Answer: The Shulchan Aruch Harav 76:2 answers that the shoe is used by the foot to crush the excrement and the foot is what holding the shoe in place on the excrement therefore it’s as if the foot is touching the excrement. But by other articles of clothing they are not being used to touch the excrement therefore they are considered a covering. This would mean that a glove used on a hand to cover the excrement would be the same as a shoe.

Torah Riddles Test #74

2.  Question: In order to have completed a complete repentance so that one can testify again why is it more strict by an eid zomem (false witness) or a butcher that slaughtered and sold treifos blemished animals than one who gambles or sold shmita (sabbatical year) goods or loans with interest?


A. The Shulchan Aruch (Choshen Mishpat 34:30-35) gives ways to repent from sins which invalidate one from being a witness while staying in one’s own place of living when it comes to gambling or selling shmita goods or loans with interest but by slaughtering blemished animals and eidim zomemim the Shulchan Aruch says that part of the process of fixing his bad ways and proving he is honest is leaving his place of living. 

 Answer: The Be’er Heitiv (43)says we are more strict and make him be in a situation where he is outside of his comfort zone and still does the honest thing at times when he is going to be going back to his old status like being a butcher or an honest witness but when just proving that one dropped his bad ways like gambling, and charging interest all he needs to do is prove it in his own city to be allowed to testify again because he doesn’t have to prove he can earn the previous status he lost he just has to prove he is honest again so we are more lenient in the latter cases to prove his honesty in his place of living.

Torah Riddles Test #73

1.  Question: If a person is standing in water without any clothes and wants to make a blessing why is he allowed to put his arms around his waist to separate his heart from his bottom, isn’t he touching unclean normally covered places which also prevent him from making a blessing?


A. There are a number of conditions that have to be met in order to speak or do Holy matters like making blessings: 1. Private parts must be covered. 2. There must be a separation between private parts and one’s heart. 3. One must have clean hands that have not touched normally covered places on one’s body which tend to sweat.

 B. The Mishna Berura (74:3:14) gives a solution for one standing in water, for example a woman going to the Mikva who must make a blessing, that is that the water is considered covering her private parts and by clenching her arms around her waist which is not normal to do, that can be used as a separation between her heart and bottom, just like a girdle.

C. Question is why is this allowed if you are not allowed to touch covered areas and the waist is normally covered?

Answer: Rav Shlomo Zalman Auerbach (footnote 16 in Dirshu) says that the body can’t be dirty with sweat if you are inside the water so there is no problem of dirty hands if you touch your waste when making the blessing.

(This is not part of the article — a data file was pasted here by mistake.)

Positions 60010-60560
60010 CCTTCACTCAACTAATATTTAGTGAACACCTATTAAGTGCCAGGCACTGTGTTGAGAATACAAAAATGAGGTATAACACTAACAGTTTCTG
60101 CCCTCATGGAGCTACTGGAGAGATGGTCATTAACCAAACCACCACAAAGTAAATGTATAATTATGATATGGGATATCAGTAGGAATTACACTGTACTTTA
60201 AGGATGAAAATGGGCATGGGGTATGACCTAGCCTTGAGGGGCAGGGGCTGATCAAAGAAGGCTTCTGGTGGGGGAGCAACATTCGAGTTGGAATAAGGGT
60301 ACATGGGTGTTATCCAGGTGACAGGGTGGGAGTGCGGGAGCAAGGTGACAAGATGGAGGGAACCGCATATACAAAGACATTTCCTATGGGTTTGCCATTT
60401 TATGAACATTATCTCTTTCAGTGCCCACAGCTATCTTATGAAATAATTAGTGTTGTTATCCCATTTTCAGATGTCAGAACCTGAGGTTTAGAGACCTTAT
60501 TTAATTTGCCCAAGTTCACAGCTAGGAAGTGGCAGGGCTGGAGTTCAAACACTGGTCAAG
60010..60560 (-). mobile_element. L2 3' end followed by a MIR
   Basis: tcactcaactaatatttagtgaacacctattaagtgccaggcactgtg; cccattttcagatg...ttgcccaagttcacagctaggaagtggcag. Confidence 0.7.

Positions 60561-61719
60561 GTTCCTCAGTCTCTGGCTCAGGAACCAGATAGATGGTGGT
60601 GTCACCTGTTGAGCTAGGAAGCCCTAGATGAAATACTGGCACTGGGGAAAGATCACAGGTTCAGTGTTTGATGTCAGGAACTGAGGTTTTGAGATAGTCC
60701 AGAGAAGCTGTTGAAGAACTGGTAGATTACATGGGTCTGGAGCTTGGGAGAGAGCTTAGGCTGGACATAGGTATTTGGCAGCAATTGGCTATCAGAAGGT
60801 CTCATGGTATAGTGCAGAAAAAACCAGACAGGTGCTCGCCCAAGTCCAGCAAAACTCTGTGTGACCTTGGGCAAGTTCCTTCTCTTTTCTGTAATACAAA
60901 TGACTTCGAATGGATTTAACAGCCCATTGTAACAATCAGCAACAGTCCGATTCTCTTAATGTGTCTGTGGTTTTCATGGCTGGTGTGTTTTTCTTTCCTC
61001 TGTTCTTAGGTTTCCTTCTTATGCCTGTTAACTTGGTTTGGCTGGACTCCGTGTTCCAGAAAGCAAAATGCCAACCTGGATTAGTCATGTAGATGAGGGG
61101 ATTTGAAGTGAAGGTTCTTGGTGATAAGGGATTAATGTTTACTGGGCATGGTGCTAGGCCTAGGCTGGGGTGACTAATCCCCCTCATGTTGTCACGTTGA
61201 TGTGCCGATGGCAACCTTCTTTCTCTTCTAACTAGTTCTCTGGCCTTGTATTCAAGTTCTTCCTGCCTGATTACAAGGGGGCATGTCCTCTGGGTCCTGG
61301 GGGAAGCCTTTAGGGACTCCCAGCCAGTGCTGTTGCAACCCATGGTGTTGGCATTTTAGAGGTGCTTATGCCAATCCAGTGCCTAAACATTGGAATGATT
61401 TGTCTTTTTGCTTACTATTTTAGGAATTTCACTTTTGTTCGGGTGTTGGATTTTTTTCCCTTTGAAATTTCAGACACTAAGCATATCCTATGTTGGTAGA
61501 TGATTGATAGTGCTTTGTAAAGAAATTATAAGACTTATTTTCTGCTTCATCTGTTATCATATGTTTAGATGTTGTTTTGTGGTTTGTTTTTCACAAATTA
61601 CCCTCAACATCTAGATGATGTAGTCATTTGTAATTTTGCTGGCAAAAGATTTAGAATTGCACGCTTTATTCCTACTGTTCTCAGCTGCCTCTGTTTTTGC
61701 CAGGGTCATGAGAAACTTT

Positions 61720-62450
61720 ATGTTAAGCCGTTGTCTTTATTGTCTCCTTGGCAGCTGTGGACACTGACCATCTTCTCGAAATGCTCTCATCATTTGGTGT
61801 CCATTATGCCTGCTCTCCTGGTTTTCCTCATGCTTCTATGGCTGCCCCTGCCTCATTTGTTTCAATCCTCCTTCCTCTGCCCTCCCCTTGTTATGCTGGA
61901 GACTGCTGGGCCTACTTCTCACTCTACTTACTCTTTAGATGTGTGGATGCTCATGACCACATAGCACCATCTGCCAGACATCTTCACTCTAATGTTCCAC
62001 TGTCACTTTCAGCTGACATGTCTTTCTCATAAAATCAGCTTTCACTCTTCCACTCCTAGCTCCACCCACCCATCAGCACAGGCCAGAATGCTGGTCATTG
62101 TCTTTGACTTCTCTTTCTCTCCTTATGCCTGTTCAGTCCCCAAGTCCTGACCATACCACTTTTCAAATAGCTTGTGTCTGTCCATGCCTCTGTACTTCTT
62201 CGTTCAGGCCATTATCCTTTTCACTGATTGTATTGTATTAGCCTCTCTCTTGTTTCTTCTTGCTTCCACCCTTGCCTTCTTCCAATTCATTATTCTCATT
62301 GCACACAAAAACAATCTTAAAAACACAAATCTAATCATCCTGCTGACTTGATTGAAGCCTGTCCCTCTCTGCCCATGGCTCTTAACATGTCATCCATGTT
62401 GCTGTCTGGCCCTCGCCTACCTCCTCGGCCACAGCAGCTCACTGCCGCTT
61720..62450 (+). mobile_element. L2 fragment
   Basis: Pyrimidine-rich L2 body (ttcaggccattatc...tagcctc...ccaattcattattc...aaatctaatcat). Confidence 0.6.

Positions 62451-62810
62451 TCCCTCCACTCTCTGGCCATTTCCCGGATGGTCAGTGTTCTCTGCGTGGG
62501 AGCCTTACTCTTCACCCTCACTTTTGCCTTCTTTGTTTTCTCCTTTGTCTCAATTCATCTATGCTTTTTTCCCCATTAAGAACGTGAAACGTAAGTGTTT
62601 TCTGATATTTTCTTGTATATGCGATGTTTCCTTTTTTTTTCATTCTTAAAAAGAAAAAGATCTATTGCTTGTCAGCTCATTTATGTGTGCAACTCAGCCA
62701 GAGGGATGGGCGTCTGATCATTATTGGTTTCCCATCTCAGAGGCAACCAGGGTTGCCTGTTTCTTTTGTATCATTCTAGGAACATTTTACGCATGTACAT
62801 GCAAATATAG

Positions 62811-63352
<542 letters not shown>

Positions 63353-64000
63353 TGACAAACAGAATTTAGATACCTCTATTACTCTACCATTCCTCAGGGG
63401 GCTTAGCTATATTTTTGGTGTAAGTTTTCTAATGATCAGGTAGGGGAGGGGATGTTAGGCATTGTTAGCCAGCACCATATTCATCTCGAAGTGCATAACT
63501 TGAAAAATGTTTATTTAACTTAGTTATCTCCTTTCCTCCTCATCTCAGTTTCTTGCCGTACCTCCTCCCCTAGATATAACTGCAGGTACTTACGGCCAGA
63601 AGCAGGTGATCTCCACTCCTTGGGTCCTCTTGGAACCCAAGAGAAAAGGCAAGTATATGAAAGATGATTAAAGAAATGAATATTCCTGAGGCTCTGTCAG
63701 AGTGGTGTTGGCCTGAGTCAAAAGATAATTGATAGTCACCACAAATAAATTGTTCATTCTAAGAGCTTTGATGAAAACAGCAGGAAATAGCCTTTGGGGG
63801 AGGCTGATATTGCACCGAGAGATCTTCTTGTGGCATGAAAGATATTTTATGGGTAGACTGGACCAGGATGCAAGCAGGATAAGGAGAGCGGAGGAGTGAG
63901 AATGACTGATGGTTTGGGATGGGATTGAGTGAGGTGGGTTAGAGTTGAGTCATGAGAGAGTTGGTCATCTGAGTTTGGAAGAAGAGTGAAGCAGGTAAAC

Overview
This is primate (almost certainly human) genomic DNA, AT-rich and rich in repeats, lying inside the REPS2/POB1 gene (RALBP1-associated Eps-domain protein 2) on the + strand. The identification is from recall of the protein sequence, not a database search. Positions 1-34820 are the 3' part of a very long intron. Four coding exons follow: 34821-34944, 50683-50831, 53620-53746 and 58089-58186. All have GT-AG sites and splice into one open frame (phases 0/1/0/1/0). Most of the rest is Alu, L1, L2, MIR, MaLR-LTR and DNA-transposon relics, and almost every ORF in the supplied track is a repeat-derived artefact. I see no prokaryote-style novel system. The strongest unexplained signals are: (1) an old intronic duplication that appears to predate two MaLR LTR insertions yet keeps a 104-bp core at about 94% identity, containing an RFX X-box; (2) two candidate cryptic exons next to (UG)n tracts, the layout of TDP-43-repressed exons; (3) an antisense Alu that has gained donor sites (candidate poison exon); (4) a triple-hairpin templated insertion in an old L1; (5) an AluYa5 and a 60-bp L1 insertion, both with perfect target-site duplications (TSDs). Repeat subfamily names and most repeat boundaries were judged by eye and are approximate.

Torah Riddles Test #72

  1. Question: Why does the Be’er Heitiv say it is permissible to throw fruit at the children during hakafos, dancing on Simchas Torah?


A. The Bachye writes we should protest throwing fruit at the children. It could be for reasons that it was a frivolous and wasteful custom.

B. There is a medrish that says Haman told Achashverosh that the Jews had this custom.

Answer: It must be an ancient custom if it goes all the way back to the times of the Purim story therefore it is valid. Now a days people throw candy.

Torah Riddle Test #71

  1. Question: In terms of invalidating oneself for testimony as a witness what is the difference between saying “I made a mistake” verses saying “I did it by accident” or “I forgot”?


  1. The Shulchan Aruch (Choshen Mishpat 34:12) says: “If witnesses testify on a man who is assumed to be kosher (and honest) that he leant money with interest, he is not invalidated to be a witness because we assume it was leant in a fashion which would not be prohibitive or he can claim he was mistaken and thought there was no prohibition in charging interest in this manner.”
  2. The Rema earlier (34:5) says “If witnesses come and say he broke his oath, he cannot say it was an accident or I was forced to break it in order to make himself kosher to testify.”
  3. The prohibition of transgressing an oath is known to everyone.
  4. The Be’er Heitiv (14) says he wouldn’t invalidate himself to testify even if he broke Shabbos, for example if a person claimed “I did not know it is an av melacha to tie and untie a permanent knot on Shabbos.” Or he says he forgot it is even Shabbos, even though he was warned from Heaven (when we all received the Torah) about this prohibition.

Answer: Since the sin is well known then he should be more careful once he makes an oath and is not believed to say he forgot about the oath or he mistakenly made it, therefore he is invalid to be a witness about what he saw in order to testify. Whereas if one says he thought it wasn’t forbidden why would he think to be more careful, it came out of the blue, it wasn’t an issue on his radar screen so there is no reason to assume he is a dishonest and therefore invalid witness (see Be’er Heitiv 14 there).